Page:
Coverage of this session by Kristen Platt of SocialMedia.org. Connect with her by following her on Twitter.

9:35 — SocialMedia.org’s Jeff Casale introduces Nintendo’s Katie Cornish.

9:35 — Katie: I’m here to talk about celebrities, influencers, and bloggers and how to manage your relationship with them.

9:36 — Katie: Why influencer marketing? To reach consumers, where they are, speaking their language, from someone they trust.Consumers don’t want us to talk at them anymore, they want us to talk with them. Influencers are a way to reach your consumers in a creative way.

9:37 — Katie: It’s a huge universe of influencers that you can work with. I have five easy steps to create an influencer program.

9:38 — Katie: The first step is to determine your audience. Define your audience by demographics, age, and by what they do in their everyday social media activity. Are they on YouTube watching videos, posting beautiful photos on Instagram, or are they following celebrities?

9:40 — Katie: The second step is to identify your brand ambassadors, which I boil down to the three P’s: personality (does their personality mesh with your brand?), platform (are they on the same platform as your target audience? and think about the type of content that you have to offer — will it work on that platform?), and pertinence (is your message relevant to your target audience?).

9:42 — Katie: People will see right through your message if your influencer campaign is not relevant or authentic. Ask your influencer/celebrity about their opinion on your product so that you can create an authentic message based on their actual thoughts.

9:43 — Step three is to determine the value of your influencer program. Set KPIs, determine influence vs. paid placement campaigns, determine immediate worth or long-term potential, and finally, NEGOTIATE. A lot of these influencers and celebrities have managers so make sure you negotiate a deal that works for your brand. Ask for the moon, but be ready to compromise.

9:46 — Katie: Step four: Collaborate, collaborate, and comply! Your influencers know their audience better than you. Forced content doesn’t work (and it can ruin it for the rest of us). When you build accountability with the influencer, it creates better work. If you include informational sessions in your training, they will have a better idea of what they’re working with and that will result in better, more authentic campaigns.

9:49 — Katie: Make sure they follow FTC guidelines for paid partnerships. Disclosure and compliance is VERY important.

9:50 — Katie: Step five is execute and evaluate. Track their performance and measure your awareness before and after to demonstrate the effectiveness of the campaign.

Q&A:

Q: What’s the best way to measure awareness?

A: We measure awareness through surveys. We also use conversion rates, and ask our influencers to use specific hashtags so that you can track those conversations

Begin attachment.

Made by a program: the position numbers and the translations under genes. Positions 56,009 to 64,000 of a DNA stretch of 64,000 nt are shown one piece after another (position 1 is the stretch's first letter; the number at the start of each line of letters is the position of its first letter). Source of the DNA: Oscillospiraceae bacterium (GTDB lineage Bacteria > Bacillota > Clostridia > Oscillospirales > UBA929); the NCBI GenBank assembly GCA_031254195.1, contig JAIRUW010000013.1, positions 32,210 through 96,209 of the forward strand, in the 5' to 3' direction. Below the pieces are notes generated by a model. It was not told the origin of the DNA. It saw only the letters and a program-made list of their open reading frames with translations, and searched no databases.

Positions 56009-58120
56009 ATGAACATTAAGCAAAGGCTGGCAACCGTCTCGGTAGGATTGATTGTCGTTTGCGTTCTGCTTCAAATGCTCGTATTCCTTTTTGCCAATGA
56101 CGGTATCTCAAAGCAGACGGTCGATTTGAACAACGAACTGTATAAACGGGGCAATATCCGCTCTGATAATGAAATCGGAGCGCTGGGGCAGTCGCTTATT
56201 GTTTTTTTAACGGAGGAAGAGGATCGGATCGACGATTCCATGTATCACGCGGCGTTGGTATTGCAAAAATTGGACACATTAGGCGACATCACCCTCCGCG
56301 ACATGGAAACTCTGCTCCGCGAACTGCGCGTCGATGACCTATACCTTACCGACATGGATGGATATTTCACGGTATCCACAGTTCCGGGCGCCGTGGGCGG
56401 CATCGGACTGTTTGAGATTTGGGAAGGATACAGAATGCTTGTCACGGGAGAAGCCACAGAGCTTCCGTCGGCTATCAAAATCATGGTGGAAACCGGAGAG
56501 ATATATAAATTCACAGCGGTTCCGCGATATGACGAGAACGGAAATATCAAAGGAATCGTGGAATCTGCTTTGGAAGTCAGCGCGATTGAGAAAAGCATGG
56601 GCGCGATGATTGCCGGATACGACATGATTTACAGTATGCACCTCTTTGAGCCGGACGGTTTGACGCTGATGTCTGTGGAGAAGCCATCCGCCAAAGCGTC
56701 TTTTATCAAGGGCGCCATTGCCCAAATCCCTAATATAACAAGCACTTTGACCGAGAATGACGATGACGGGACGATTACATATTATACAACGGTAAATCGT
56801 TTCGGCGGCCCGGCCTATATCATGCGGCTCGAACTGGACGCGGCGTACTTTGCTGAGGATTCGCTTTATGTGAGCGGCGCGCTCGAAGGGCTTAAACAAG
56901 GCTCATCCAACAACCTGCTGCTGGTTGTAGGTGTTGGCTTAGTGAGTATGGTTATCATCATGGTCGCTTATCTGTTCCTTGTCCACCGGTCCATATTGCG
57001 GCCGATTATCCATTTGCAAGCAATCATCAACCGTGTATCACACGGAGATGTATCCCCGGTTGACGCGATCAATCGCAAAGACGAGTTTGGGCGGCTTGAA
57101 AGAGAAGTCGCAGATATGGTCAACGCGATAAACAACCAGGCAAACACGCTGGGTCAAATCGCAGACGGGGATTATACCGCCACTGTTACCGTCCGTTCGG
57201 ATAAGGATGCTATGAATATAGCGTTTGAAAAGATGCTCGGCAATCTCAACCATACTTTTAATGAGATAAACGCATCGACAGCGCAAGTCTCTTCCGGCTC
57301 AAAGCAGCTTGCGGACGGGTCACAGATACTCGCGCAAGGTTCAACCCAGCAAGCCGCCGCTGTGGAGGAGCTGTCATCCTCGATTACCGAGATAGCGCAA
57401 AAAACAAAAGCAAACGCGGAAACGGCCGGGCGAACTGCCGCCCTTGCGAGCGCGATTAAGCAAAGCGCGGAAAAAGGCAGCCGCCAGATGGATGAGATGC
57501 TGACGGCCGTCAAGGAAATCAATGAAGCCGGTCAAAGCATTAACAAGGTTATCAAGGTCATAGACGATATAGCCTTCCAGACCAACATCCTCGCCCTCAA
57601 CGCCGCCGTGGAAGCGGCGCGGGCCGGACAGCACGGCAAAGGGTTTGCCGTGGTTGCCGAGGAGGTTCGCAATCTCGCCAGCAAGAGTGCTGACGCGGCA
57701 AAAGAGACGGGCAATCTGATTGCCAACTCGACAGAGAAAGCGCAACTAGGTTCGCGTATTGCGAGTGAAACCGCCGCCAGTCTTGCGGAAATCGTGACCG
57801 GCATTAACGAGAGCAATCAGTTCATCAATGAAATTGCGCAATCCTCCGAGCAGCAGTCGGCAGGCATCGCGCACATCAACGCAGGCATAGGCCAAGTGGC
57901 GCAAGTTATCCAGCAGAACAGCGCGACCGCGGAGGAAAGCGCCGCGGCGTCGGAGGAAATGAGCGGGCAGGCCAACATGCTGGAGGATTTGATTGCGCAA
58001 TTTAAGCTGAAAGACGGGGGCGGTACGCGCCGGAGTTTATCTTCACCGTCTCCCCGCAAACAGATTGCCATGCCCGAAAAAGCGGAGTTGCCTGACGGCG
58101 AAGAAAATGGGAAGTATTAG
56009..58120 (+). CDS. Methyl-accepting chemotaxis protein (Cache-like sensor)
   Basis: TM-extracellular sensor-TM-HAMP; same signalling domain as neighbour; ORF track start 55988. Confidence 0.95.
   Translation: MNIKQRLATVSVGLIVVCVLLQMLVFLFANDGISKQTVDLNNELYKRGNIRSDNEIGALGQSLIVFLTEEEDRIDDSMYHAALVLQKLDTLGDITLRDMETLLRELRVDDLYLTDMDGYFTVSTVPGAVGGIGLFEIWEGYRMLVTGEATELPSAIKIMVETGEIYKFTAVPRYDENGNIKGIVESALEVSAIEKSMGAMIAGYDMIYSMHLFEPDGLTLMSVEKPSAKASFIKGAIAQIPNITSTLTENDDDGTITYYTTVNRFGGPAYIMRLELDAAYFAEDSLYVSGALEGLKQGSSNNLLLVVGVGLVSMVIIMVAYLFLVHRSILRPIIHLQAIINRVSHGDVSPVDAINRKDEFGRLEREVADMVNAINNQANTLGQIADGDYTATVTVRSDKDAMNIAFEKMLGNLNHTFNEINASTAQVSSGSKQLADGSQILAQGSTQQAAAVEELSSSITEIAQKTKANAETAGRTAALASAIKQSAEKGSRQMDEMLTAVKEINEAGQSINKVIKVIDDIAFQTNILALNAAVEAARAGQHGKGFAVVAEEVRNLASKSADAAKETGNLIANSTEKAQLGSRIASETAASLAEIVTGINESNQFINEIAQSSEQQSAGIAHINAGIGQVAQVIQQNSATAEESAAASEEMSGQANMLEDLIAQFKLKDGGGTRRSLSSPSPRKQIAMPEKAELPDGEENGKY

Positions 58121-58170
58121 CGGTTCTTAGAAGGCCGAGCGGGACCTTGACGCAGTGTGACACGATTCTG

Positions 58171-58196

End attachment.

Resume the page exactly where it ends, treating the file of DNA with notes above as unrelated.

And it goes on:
Q: How do you hold the influencer accountable for engagement?

A: We build it into their contract. Their rate card has specifications about what the engagement numbers will look like. Also hold them accountable for giving you specific data from their back-end that you might not have access to.

Q: How do you know if your influencers’ followers are quality leads?

A: You have to have other metrics in place to measure to determine the quality of these new fans. You can look at your site traffic at the same time.

Q: Do you add paid support for your influencer programs?

A: Yes, sometimes it’s helpful for the extra boost. We don’t put paid social on their channels, but we do put paid support on our channels to boost their posts.

Q: Do you have anything else in place besides a contract to manage your relationship with them?

A: Sure. I think it’s great to have an additional relationship with your influencer to get their ideas and feedback on other products or campaigns. If you mention “no obligation,” then it’s more of a natural relationship.

Q: Do you use any tools to manage these relationships?

A: We don’t necessarily. Being Nintendo, it’s a little easier to identify influencers in the space because they’ll usually find us. But you can use social listening tools on your own to identify influencers for your brand. I’m sure other influencer-specific tools are useful too if you have a small team.

Q: Focus more on small blogger group with a more niche reach, or better to have more bloggers with a wider, more general reach?

A: I think it’s better to cast your net wide. It’s better to test the waters and see what works. You’ll get more for your money if you go for more people with less money and build those deeper relationships too see what works.

Q: Any tips for internal guardrails and governance for influencer marketing?

A: Define those guardrails from the very beginning. Also set a clear brand voice/tone so that everyone is on the same page. It also helps to have one person/dept as the influencer program hub so that everyone in the organization is held accountable to report to that person/dept on which influencers they are reaching out to.


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